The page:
Justin Gillman, 26, died when he fell almost two metres from the scaffold while working on a residential building site in Skegness in late February, 2010.
Chestnut Homes Ltd and site manager, Peter Tute, were charged after an investigation by the Health and Safety Executive (HSE) identified serious safety failings. They included allowing untrained people to build scaffolding, failing to check it was safe for use and for failing to ensure the safety of workers once it was in use.
The court was told that Gillman and a colleague were told by Tute to extend some scaffolding around the walls of a block of three terraced houses being built. Neither were qualified or had any experience of erecting scaffolding, and as the site manager Tute should not have entrusted them with the task. HSE inspectors established that Tute did not provide Gillman or his colleague with any instructions in how to build the scaffolding and left them to improvise and get on with it.
They built a scaffolding platform that had no guardrail and the structure was a different height to existing scaffolding on the rest of the plots. As such, it was unsafe and posed a clear risk. However, according to the Scaffold Inspection Record for the site, the whole scaffold was inspected on the day Gillman died and was judged as being safe by Tute.
On the day of the fatal fall, the weather was too poor for bricklaying so Gillman and his colleague decided to load out the scaffolding with bricks for work the following Monday. Having loaded out two sides of the scaffold, Gillman loaded a further band of 80 bricks on a trolley and pulled it backwards, past some guard rails that were raised out of the way, and up a makeshift ramp onto the scaffolding.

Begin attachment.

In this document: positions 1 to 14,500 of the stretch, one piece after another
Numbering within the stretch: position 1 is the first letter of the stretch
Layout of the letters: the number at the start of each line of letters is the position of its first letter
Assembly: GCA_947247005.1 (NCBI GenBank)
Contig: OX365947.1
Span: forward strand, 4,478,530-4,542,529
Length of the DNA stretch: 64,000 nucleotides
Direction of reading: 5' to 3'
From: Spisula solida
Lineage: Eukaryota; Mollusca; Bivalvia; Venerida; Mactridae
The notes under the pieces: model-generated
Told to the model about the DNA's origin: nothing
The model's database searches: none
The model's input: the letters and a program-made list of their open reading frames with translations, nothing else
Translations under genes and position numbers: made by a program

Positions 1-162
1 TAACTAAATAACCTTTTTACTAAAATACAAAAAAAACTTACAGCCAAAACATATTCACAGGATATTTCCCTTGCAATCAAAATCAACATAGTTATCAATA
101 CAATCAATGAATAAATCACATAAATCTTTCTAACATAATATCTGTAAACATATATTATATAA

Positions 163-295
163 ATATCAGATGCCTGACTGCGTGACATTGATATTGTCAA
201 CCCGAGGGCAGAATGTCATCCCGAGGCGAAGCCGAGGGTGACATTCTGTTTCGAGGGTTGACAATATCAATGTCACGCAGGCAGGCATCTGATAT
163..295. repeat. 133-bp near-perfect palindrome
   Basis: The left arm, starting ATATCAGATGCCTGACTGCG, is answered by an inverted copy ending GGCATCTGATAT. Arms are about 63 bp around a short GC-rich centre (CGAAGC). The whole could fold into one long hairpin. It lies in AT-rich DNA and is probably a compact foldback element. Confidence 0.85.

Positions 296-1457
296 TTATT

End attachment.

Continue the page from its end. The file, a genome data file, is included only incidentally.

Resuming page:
He then fell backwards from the end of the unsafe scaffold where there was no guard rail to prevent him from falling. The band of bricks he was pulling landed on him, and he died at the scene from his injuries.
Chestnut Homes Ltd of Langworth, Lincoln was fined £40,000 while Peter Tute, 50, of Donington Park, Lincoln, was ordered to carry out 240 hours community service. The court will determine the amount of costs to be paid at a later date.
HSE Principal Inspector Richard Lockwood said: “Before entrusting tasks to workers, principal contractors and site managers must ensure they are competent to do the task being given to them. There needs to be adequate control over scaffolding to ensure that it is and remains safe and fit for the purpose.”
“Principal contractors must have robust systems that ensure that their policies and procedures are implemented properly on their sites.”
Justin’s father, Alan Gillman, added: “Justin was a very hardworking chap who enjoyed working in construction. He was building his own home for him and his girlfriend and he loved stock car racing. He’d been into racing cars since he was about eight-years-old. He generally enjoyed life and never had a bad word to say about anyone. If something positive can come from this case, and Justin’s death, it’s that I just hope people will be prepared to say ‘no’ to their employer if they’re asked to do something they’re not trained to do, or it wouldn’t be safe for them to do.”